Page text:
This past Monday, the NCC Fall Zwift Road Racing Series concluded. It was an extremely competitive and fun nine weeks of racing.
Before we get to the final results, we need to explain how the series worked. Each week, a Zwift race was selected that had four categories – A, B, C, and D.
Race results from ZwiftPower served as the official results. This ensured that riders were entered in the proper race categories and using heart monitors. Think of ZwiftPower as the virtual World-Anti Doping Administration. The NCC has its own team on ZwiftPower.
In order to allow NCC riders of different abilities to compete against each other, the scoring was based on how well each rider placed relative to the other riders in their category. We had riders in the B, C, and D categories during the series. The maximum possible points for a race was 100 points. If there were 100 riders in the category and a rider finished first, they received 100 points, while the 2nd place rider received 99 points, and the last rider earned a single point. For those into math, each week the scores were calculated through the following formula: 100 * (# of Riders Beaten + 1)/# Riders in the Race.
During the first eight weeks, we had three distinct types of crit races:
- Boost Mode
- No Power Ups
All three race variations had their own nuances, which added to the challenge. The Anti-Sandbagging races enforced race categories during the race. If a rider exceeded that category’s stated watts/kilogram for extended time periods, their power was reduced. There were also a few extra power up bonus options available. The Boost Mode races allowed riders to charge a battery by deferring watts and use those watts later in the race. It sounds so easy, but it required great focus to know when to charge and when to use the Boost Mode. The No Power Ups races were pure road racing.
Through the first eight weeks, the races were between eight and twelve miles. Going into the finale, I warned the group that the race would be longer. The final race was five laps of the Greater London Flat course, which meant forty miles! With double points on the line, the top three spots on the leaderboard were up for grabs.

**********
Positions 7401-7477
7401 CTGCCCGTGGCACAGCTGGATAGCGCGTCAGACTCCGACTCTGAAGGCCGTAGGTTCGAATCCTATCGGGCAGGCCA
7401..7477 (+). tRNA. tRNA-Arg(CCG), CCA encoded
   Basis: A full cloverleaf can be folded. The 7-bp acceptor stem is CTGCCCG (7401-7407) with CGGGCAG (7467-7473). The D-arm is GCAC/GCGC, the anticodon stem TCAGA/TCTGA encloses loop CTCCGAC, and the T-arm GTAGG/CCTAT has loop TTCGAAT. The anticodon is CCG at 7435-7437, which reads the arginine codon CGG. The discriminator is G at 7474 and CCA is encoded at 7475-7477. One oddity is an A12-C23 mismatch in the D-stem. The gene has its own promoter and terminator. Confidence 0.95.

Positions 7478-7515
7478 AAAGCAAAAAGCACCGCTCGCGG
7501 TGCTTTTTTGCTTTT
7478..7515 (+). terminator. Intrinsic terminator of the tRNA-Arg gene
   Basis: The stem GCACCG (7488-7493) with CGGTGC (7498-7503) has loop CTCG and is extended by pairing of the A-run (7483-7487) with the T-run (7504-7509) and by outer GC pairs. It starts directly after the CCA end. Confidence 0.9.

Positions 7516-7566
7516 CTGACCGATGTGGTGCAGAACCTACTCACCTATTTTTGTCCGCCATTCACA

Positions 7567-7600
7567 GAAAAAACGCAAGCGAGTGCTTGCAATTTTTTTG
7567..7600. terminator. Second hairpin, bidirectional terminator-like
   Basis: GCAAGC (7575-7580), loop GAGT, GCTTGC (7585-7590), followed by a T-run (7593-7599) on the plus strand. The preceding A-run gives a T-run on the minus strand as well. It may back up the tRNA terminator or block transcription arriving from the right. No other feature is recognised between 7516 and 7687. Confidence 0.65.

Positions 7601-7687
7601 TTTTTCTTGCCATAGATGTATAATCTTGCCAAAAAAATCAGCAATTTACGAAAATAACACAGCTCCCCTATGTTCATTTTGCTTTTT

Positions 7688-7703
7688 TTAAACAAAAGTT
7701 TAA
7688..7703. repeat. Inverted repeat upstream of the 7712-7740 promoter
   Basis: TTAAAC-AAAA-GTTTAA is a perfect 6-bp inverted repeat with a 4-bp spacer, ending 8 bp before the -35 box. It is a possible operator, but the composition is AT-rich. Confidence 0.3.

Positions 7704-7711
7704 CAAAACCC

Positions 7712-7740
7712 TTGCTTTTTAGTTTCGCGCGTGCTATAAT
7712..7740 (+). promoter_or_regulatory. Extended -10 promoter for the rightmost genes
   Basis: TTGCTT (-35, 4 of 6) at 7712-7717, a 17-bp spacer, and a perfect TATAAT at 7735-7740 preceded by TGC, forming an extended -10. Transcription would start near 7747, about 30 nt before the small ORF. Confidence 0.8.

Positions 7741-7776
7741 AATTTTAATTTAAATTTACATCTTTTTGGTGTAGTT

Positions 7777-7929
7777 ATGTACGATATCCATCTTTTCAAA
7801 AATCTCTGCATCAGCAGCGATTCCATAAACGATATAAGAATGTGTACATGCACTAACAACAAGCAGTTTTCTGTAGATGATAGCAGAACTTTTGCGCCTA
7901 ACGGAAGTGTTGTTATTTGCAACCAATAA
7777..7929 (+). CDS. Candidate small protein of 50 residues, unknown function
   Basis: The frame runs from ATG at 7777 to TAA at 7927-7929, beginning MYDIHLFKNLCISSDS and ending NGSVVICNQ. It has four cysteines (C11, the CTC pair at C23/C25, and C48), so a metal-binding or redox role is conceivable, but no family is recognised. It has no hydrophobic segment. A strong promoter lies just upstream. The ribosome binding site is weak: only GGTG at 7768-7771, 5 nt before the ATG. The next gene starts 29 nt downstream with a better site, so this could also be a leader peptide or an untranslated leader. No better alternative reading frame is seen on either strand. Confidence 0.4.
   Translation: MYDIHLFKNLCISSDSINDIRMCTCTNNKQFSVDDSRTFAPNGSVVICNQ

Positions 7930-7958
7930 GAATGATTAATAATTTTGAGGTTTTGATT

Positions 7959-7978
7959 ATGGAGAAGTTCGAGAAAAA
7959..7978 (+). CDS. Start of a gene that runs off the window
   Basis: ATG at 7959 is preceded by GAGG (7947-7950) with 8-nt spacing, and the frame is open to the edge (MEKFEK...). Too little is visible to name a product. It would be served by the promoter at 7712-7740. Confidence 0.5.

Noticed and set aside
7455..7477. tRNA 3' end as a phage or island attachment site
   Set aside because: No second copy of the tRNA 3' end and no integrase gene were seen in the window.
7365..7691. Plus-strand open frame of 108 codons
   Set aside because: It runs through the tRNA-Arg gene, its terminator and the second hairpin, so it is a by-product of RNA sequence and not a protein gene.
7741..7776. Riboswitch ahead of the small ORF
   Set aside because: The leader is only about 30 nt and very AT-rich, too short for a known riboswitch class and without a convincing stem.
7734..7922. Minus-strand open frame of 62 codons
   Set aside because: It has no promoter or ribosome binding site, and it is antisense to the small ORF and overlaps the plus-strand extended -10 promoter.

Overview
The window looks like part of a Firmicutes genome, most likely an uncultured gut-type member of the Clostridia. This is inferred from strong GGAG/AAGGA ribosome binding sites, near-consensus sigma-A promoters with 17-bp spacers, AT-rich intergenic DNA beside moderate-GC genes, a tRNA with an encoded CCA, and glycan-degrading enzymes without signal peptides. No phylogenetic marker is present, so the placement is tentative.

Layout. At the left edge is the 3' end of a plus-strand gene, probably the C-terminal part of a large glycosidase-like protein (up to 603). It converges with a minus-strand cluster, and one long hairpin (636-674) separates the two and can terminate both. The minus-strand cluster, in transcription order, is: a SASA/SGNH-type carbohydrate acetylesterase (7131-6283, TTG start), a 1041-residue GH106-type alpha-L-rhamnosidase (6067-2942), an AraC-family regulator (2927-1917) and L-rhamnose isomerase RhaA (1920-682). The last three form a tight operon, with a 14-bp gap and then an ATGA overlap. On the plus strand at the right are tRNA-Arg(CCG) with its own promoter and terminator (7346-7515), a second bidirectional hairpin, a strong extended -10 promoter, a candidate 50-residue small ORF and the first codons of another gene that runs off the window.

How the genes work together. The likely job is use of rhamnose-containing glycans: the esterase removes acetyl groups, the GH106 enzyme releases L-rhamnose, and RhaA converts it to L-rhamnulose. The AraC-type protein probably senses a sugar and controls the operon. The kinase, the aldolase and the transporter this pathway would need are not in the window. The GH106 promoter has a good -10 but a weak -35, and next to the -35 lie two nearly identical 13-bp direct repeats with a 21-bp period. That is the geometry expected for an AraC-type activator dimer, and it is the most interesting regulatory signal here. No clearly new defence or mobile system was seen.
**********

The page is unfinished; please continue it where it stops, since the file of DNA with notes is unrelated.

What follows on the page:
All the categories were together on course. The B group started fast, but the A group formed a break quickly. Gradually, some of the NCC B riders began to fall off. Melissa and Charlie, both B riders, joined Dusty and Michael in the main group of the C race. Midway through the race, my sensor connections cut out, which is the equivalent of a real life mechanical. I was plagued by drop outs for the rest of the race. Dusty and Michael caught up to me around lap four. Kevin and Zinj powered on through the front of the B race. Kevin finished 5th overall, while Zinj finished 11th. Dusty and I got away from Michael with 1.8 miles left in the race. Dusty earned 2nd in the C race, while Michael sprinted for 5th overall.
The final race proved very eventful and showed that anything can happen. Michael and Kevin leapfrogged me in the final results.
Congratulations to Michael Bello and Melissa Warwick for winning the men’s and women’s series.
Here are the final standings
- Michael Bello (9 races) – 845.0 points
- Kevin Weinman (8 races) – 773.8 points
- Jonathan O’Keeffe (9 races) – 759.8 points
- Zinj Guo (9 races) – 611.9 points
- Melissa Warwick (5 races) – 225.9 points
- Charlie Bailey (8 races) – 221.6 points
- Dusty King (1 race) – 188.2 points
- Jeremy Coleman (1 race) – 100.0 points
- Chris Johnson (1 race) – 76.9 points
- Mike Hempstead (2 races) – 39.7 points